Pickle & Preserve

Grapefruit Marmalade

December 21, 2015
3 Ratings
Photo by Sarah Stone
  • Makes 6 half-pints
Author Notes

I love this grapefruit marmalade, with just the right amount of bitterness to match the sweetness. You can sub any citrus fruit for this recipe: I've done Meyer lemon, blood orange, Seville orange, and white grapefruit versions. —Erin Jeanne McDowell

What You'll Need
  • 2 1/2 pounds grapefruit
  • 6 cups water
  • 5 cups sugar
  1. Place a small plate in your freezer—this is to test the doneness of the marmalade later!
  2. Use a peeler to peel the zest away from the grapefruit. Slice the zest into very thin strips—as thin as you can!
  3. Trim a small amount of the top and base away from the grapefruit. Place the grapefruit with this cut side down on the board so it’s sitting on a flat surface. Starting at the top, cut the white pith away from the flesh. Continue working your way around the grapefruit until the pith is gone.
  4. Cut the fruit into quarters, then slice the quarters into 1/4 inch-thick slices.
  5. Combine the sliced fruit, sliced zest, water, and sugar in a large pot. Bring the mixture to a simmer over medium heat. Stir until it reaches a simmer, then reduce heat to low.
  6. Attach a candy thermometer to the side of the pot, and continue to simmer until the mixture thickens and reads 220° F on a thermometer.
  7. Test the doneness by spooning a small amount of marmalade onto the frozen plate your prepared earlier. The marmalade should gel up very quickly to a set but spreadable consistency.
  8. Ladle the marmalade into clean, sanitized jars and attach the lids and rings. Process in a boiling water bath canner for 10 minutes. Turn the heat off of the canner, and let the jars sit in the water for 5 minutes more. Remove the jars carefully from the water and allow to cool to room temperature on a wire rack. It’s important to not disturb the jars during this process—and it’s ideal to leave them at least 10 to 12 hours before moving them. Once they’re cooled, check the seals by pressing your finger on the top of the lid. It shouldn’t move at all: If it does, the jar hasn’t sealed properly. If it doesn’t move, you’re ready to open or store your jars! Store for up to 1 year in a cool, dark place. Once opened, the marmalade should be refrigerated and it will keep up to 3 months. If you don’t want to can your marmalade, just let your marmalade cool to room temperature, then transfer the jars to the refrigerator. They’ll keep in there for up to 3 months (the same shelf life as any opened jam/jelly/marmalade).

See what other Food52ers are saying.

  • ChefJune
  • Chef Devaux
    Chef Devaux
  • Jenna
  • Marcia Hecht
    Marcia Hecht
I always have three kinds of hot sauce in my purse. I have a soft spot for making people their favorite dessert, especially if it's wrapped in a pastry crust. My newest cookbook, Savory Baking, came out in Fall of 2022 - is full of recipes to translate a love of baking into recipes for breakfast, dinner, and everything in between!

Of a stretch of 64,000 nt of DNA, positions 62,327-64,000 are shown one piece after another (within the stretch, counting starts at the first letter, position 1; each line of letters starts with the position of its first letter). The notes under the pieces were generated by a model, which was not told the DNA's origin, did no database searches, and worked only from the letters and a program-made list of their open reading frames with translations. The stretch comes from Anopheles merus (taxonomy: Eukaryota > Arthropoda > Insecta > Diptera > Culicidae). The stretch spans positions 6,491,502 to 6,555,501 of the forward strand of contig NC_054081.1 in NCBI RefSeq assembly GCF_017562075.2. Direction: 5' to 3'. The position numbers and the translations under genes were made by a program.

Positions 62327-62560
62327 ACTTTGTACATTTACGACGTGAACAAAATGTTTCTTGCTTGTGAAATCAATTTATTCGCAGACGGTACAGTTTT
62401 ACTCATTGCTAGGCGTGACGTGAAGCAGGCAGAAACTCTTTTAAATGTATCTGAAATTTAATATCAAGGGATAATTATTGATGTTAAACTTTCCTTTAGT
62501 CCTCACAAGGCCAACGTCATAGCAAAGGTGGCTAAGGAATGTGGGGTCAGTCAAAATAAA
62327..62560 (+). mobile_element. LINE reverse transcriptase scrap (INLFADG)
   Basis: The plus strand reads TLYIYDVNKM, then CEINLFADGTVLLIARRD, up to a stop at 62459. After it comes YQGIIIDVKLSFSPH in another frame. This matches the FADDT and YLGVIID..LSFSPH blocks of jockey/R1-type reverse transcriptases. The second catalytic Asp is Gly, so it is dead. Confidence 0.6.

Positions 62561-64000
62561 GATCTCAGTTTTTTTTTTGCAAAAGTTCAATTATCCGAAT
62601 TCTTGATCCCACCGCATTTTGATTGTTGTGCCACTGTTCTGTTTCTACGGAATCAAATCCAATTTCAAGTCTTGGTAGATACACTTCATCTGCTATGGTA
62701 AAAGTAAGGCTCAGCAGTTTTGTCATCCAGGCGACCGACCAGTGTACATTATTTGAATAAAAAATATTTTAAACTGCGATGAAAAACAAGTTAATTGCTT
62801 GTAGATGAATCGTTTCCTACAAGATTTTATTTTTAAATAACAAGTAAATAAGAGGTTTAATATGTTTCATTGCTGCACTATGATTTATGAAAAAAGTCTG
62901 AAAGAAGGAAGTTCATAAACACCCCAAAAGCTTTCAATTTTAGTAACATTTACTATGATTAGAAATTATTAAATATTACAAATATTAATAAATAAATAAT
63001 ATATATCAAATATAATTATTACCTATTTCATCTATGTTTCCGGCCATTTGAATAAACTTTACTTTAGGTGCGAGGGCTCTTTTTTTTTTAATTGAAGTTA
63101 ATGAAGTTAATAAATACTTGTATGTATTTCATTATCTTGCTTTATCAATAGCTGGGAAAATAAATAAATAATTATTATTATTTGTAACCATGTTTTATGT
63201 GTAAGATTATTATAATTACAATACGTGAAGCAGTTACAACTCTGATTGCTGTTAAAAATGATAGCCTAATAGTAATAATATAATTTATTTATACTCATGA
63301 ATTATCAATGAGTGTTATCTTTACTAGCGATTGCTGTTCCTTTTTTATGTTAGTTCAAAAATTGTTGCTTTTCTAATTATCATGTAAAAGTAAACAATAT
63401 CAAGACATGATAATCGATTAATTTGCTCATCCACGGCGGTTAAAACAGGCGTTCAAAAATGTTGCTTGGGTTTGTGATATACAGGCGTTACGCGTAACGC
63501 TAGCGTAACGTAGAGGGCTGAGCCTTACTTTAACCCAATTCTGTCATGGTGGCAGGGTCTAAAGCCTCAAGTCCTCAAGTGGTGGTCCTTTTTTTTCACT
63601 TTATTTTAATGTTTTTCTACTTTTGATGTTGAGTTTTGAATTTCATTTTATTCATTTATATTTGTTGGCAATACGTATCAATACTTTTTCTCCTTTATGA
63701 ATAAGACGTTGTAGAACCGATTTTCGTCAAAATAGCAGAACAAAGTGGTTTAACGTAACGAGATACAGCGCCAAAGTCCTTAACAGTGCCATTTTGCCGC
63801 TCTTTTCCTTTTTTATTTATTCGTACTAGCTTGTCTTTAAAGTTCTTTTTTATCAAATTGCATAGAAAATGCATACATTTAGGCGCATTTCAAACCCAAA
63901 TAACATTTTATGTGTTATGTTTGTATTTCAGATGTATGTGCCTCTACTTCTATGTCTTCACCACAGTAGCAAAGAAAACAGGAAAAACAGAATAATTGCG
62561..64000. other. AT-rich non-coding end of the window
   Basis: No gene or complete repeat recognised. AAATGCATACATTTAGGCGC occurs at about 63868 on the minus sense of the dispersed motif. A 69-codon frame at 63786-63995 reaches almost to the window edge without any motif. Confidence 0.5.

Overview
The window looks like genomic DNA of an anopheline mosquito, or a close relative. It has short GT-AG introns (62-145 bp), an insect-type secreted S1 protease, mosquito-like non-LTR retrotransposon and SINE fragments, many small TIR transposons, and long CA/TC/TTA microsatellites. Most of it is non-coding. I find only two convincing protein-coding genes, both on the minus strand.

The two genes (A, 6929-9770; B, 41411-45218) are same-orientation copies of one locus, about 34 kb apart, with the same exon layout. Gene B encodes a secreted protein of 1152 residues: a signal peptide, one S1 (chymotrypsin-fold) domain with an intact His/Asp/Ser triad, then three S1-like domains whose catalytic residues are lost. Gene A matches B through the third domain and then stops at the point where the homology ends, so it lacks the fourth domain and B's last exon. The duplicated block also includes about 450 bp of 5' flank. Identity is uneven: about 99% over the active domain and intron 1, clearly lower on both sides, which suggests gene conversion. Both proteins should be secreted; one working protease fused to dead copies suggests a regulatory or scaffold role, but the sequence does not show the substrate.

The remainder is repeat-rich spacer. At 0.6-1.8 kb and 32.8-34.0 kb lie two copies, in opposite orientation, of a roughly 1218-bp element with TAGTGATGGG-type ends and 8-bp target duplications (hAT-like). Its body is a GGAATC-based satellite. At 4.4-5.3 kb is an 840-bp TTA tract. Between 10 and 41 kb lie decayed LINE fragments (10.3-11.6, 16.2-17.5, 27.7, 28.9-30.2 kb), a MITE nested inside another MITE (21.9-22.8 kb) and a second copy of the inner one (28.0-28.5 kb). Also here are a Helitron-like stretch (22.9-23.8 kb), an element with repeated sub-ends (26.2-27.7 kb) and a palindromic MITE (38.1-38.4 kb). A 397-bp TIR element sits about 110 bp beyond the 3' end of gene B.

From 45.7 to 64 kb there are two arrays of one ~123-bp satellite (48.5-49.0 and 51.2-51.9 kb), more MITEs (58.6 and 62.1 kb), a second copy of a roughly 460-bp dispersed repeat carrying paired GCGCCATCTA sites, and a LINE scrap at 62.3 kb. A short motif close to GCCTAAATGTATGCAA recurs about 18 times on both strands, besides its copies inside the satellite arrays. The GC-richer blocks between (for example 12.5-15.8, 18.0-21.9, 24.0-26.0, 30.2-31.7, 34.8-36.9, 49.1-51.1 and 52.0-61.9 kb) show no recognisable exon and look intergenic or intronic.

8 Reviews

Jenna November 15, 2020
Followed this recipe to the letter but it didn’t set. Way too watery (6 cups of water was definitely too much)
Weighed my grapefruit and 4 was a bit over the required amount but that’s what I used.
Tastes fine but more of a sauce than a jam consistency. I think I agree with a previous reviewer and would bring this up to 225 or so rather than 220 degrees next time. And I think I would let it boil at that temp for several minutes to bring down that water content.
Also this made 8 half pints so had to quickly get more jars prepped!
Marcia H. March 23, 2020
Erin or other marmalade makers: citrus can vary enormously on the amount of pith, thickness of peel-to-fruit ratio that I’m concerned about using weight rather than amount of fruit or juice. My 2-1/2 lbs of grapefruit might yield too much, or not enough actual fruit in relation to sugar. How to resolve this?
Sydney F. January 9, 2020
I have been wanting to try my hand at marmalade for a year and I finally went for it! Did not know it could be this simple. It's delicious, but I was a little afraid that it was not setting enough at 220 so I let it get closer to 224. I now have extra thicc marmalade...but it can still spread on an english muffin and it tastes fantastic! So excited to share this with friends and family. I will say that you need to be very patient while it gets to 220. I used a soup pan and I found that it was not getting there on low. I cranked it up to a 3 on the dial and it slowly, but surely got to where it needed to be. Definitely going to try this again with another type of citrus!
janedoe June 24, 2018
Made this yesterday and it was outstanding. The marmalade isn’t going to set up as hard as bought jams or marmalades, but the consistency is still outstanding after you let it seal and set up in the refrigerator. Just the right amount of bitterness. Be patient and let it boil down without going over 220. YUMMY!
LoisonMaui December 24, 2017
Spent 7 hours making this yesterday. Meticulously cut the rind in strips, removed all the membranes, and hoped for a 5 star result. It never set. I have made this recipe before and it was fine. I'm wondering since I doubled the recipe, if there was just too much water. I added pectin this time to make sure it would set as well. Not sure what I did wrong.
Jache January 24, 2016
I LOVE pink grapefruit so this recipe was a great find! I will say that this was waaaaay too sweet for me. I prefer things a little tart/bitter and that was basically lost. And I only used 2 1/2 cups of sugar. I will cut back even more next time but I definitely appreciate the post.
ChefJune January 7, 2016
Thanks, Erin. I've been making Blood Orange marmalade for the past few years, and still have some jars remaining. Thought I' would like to try using pink grapefruit this time. Your recipe is right on time.
Chef D. December 22, 2015